He married Sarah "Sickleton" at "Scotch Plains" in 1775. Their children arrived beginning at least in 1779 and later (1790s) were christened at the First Presbyterian church in New York City. During the early 1800s, Sarah was a member of the Presbyterian church in Albany.
He is said to have signed the Association in Orange County prior to enlisting in the Continental army. His wife is said to have lived in New Jersey while Thomas was away.
His name was included as an enlisted man on the roster of the Third Regiment of the New York Line. He served in the expedition against Canada. He was identified as a sergeant and an ensign and was captured by the British on the St. Lawrence River. He was exchanged in December 1776. An orderly book from this period (including Albany) is said to have been kept by Ensign Lennington. His heirs later applied for a service pension.
We seek information on his life during the 1780s and 90s. His name does not seem to have been included on the first Federal Census of 1790 anywhere in New York State. [We seem to have missed something here!]
But, in 1800, the households of two "Thomas Lenningtons" were enumerated on the Albany city census. His son, future Albany attorney Thomas Lennington, would have been too young to have lived separately in 1800.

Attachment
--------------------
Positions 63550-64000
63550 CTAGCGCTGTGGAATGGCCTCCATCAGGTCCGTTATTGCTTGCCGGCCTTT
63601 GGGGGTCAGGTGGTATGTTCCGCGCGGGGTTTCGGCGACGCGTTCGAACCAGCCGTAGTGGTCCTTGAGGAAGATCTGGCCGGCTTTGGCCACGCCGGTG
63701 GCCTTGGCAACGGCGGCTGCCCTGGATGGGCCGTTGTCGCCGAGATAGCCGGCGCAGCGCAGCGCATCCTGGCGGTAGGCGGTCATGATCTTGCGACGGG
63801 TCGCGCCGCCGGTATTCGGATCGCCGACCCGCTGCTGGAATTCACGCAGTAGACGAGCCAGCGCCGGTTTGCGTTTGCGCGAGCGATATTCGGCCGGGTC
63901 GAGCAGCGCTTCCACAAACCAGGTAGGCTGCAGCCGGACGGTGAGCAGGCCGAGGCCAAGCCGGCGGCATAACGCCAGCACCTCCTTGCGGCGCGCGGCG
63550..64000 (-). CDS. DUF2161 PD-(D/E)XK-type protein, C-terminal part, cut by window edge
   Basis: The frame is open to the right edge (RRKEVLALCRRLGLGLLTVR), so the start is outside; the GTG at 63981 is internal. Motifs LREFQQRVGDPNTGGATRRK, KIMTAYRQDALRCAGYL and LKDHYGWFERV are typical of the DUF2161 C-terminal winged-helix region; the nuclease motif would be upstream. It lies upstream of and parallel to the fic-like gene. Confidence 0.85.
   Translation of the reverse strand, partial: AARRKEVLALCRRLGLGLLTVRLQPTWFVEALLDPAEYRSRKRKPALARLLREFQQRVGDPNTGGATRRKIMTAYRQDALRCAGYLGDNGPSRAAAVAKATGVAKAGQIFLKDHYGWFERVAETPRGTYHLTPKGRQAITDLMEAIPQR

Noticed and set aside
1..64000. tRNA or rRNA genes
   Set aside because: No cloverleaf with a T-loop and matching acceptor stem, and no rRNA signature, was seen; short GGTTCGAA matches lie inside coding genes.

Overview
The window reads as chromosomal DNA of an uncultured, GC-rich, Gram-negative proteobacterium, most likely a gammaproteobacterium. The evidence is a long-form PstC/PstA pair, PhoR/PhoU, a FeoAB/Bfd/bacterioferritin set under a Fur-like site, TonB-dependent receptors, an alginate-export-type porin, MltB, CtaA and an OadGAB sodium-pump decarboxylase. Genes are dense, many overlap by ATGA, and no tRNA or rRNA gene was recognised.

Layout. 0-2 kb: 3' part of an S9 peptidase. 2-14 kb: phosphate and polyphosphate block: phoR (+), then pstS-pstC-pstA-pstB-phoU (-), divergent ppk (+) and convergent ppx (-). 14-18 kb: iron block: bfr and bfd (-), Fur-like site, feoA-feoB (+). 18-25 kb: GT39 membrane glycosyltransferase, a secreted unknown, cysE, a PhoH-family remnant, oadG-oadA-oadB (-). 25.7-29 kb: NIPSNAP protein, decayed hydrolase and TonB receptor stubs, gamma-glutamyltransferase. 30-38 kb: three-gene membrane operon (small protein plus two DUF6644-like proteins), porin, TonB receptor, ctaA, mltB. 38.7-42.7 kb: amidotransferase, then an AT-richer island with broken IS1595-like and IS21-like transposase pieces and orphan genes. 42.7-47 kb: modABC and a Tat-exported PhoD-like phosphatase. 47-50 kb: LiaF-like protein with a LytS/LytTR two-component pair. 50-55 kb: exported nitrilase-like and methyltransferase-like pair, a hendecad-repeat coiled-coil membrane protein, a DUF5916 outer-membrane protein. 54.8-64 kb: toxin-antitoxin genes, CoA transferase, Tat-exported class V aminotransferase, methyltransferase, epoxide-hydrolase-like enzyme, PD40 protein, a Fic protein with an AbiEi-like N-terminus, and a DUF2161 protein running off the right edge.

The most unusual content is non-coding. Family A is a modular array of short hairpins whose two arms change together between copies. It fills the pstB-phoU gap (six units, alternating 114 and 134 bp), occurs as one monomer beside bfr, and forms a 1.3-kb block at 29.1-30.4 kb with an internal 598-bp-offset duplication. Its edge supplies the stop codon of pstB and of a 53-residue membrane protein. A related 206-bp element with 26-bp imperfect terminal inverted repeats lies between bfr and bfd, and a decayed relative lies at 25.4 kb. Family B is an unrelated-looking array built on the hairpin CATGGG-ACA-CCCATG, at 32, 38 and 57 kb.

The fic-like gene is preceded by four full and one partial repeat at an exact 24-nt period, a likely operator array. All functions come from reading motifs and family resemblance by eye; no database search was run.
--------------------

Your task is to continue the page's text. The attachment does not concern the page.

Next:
Thomas Sr. is said to have held the Federal appointment as collector of the port of Albany from 1806 to 1813.
In June 1812, he was among those who were elected directors of the Mechanics & Farmers Bank. In 1813, the first city directory fixed his residence at 237 Court Street. The next two directories included his residence on what had become South Market Street and noted that he was the Collector of "U. S. Revenue."
After 1815, he apparently removed to New York City.
Thomas Lennington died in New York in April 1827 (or 1829). The notice stated that he was age 80 and formerly of Albany. His widow died in Brooklyn in 1851 at the age of 106.
Sources: The life of Thomas Lennington has not been assigned a CAP biography number. This sketch is derived chiefly from family and community-based resources. A contemporary same-name individual appears to have been active in New Jersey.
DAR record book information: Thomas Lenington, (1755-1829), served as sergeant under Capt. John Nicholson in the Canadian campaign; was promoted ensign 1776; was taken prisoner and confined fourteen months at Quebec and Halifax. After his exchange he was employed in the quartermaster's department and had command of a vessel on the North River. The widow was one hundred and four years old in 1848 and a pension was allowed her for over two years actual service as sergeant and ensign in the New York line. She was married in New Providence, New Jersey and received her pension in Brooklyn, N. Y.
first posted: 4/5/10